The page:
On February 25, 1870 Hiram Rhodes Revels became the first black member of the United States Congress. At the time, as in every state, the Mississippi legislature elected U.S. senators; they were not elected by popular vote until after ratification of the 17th Amendment in 1913.
When Revels arrived in Washington, D.C., Southern Democrats opposed seating him in the Senate. For the two days of debate, the Senate galleries were packed with spectators at this historic event. The Democrats based their opposition on the 1857 Dred Scott Decision which ruled that people of African ancestry were not and could not be citizens.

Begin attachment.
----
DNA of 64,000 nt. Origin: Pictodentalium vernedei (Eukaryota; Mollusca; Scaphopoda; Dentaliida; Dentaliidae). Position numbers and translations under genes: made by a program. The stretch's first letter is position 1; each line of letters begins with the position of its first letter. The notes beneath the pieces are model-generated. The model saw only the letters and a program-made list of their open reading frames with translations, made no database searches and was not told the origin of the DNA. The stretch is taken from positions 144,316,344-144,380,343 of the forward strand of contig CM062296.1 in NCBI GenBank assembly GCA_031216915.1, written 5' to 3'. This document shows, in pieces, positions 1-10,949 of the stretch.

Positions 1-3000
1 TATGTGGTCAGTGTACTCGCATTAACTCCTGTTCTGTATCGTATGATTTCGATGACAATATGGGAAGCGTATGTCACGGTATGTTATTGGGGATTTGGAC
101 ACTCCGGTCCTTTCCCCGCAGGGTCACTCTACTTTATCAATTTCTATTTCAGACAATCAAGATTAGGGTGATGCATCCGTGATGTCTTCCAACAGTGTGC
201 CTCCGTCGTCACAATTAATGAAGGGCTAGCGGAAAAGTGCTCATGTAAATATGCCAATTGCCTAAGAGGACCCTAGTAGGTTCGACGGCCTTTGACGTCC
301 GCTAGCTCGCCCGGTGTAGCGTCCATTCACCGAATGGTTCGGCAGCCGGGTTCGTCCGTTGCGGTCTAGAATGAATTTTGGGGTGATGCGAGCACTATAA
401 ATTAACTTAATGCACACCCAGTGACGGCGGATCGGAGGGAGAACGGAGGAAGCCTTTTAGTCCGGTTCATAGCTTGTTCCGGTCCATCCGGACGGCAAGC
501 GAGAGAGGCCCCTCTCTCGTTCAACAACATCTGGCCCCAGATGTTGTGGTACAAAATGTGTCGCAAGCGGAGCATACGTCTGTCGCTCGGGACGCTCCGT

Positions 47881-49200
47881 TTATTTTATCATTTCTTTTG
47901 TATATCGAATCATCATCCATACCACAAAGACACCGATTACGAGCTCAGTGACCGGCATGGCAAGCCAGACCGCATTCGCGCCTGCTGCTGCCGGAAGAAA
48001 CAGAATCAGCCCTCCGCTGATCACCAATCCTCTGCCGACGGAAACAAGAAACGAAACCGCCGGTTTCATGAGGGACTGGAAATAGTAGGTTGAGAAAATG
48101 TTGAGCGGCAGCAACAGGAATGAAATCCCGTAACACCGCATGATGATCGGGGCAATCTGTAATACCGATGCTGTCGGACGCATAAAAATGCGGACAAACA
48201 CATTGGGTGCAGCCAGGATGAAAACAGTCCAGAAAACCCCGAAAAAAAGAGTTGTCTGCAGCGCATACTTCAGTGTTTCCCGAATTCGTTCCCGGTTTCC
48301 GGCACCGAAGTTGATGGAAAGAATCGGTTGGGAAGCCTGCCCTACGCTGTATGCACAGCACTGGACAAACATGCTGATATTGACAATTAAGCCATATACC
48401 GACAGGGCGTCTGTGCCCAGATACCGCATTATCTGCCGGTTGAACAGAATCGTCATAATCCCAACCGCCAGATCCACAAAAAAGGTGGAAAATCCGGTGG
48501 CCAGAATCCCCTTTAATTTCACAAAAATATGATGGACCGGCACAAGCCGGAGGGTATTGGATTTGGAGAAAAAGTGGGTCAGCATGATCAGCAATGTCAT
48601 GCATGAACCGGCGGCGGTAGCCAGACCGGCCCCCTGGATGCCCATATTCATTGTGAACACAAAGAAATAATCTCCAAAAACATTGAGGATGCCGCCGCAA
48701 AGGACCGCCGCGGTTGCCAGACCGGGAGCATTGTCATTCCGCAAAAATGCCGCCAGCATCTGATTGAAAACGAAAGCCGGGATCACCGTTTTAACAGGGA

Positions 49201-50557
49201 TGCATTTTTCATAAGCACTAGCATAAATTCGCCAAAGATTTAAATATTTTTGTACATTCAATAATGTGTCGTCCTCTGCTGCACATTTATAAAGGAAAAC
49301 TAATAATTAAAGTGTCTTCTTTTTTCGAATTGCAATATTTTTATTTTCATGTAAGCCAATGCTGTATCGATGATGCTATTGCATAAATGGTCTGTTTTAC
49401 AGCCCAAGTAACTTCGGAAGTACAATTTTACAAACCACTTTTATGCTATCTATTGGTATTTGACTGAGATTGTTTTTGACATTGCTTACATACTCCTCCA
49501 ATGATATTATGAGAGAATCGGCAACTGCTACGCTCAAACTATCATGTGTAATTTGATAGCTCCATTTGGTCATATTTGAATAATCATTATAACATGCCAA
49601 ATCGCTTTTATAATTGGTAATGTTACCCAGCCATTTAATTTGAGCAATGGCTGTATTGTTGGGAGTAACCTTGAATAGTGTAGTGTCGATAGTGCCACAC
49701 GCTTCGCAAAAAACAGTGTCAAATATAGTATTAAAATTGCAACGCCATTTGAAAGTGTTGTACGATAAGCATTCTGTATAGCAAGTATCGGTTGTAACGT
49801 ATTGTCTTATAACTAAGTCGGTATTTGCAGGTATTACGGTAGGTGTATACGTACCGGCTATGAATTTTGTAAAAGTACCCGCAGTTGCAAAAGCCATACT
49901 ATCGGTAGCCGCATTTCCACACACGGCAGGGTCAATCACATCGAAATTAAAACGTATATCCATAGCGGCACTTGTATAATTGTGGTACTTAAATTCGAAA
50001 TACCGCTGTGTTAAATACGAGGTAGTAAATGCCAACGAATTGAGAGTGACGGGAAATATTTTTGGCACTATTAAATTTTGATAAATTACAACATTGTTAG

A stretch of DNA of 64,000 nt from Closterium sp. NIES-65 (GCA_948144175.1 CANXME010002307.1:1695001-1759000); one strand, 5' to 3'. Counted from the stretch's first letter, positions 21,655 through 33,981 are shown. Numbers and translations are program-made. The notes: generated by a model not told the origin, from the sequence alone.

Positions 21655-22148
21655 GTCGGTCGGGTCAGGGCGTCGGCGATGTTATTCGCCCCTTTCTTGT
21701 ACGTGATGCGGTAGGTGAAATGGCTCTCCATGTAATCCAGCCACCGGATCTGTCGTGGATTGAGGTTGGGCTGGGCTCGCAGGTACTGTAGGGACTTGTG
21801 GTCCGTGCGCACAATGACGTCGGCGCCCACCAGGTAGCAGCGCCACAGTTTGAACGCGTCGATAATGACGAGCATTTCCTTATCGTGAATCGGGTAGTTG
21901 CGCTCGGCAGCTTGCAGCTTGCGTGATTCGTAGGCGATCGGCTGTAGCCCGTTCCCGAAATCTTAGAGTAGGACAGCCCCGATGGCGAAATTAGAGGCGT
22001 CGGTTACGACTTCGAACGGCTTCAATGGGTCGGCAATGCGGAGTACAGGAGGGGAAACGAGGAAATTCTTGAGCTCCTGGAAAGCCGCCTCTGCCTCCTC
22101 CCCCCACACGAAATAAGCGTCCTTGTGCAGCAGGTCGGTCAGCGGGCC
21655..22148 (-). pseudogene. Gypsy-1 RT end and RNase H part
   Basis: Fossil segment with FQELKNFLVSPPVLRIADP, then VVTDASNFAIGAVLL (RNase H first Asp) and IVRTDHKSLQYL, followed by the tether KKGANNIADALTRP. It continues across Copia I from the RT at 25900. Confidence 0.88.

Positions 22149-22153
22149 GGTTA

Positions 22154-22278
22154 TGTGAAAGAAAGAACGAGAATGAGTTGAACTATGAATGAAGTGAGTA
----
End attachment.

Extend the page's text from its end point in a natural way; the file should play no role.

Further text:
Supporters of Revels made arguments ranging from relatively narrow and technical issues to the fundamental arguments about the meaning of the Civil War.
During his tenure, Revels advocated compromise and moderation. He vigorously supported racial equality and worked to reassure his fellow senators about the capability of African Americans.
Summarized from Wikipedia.
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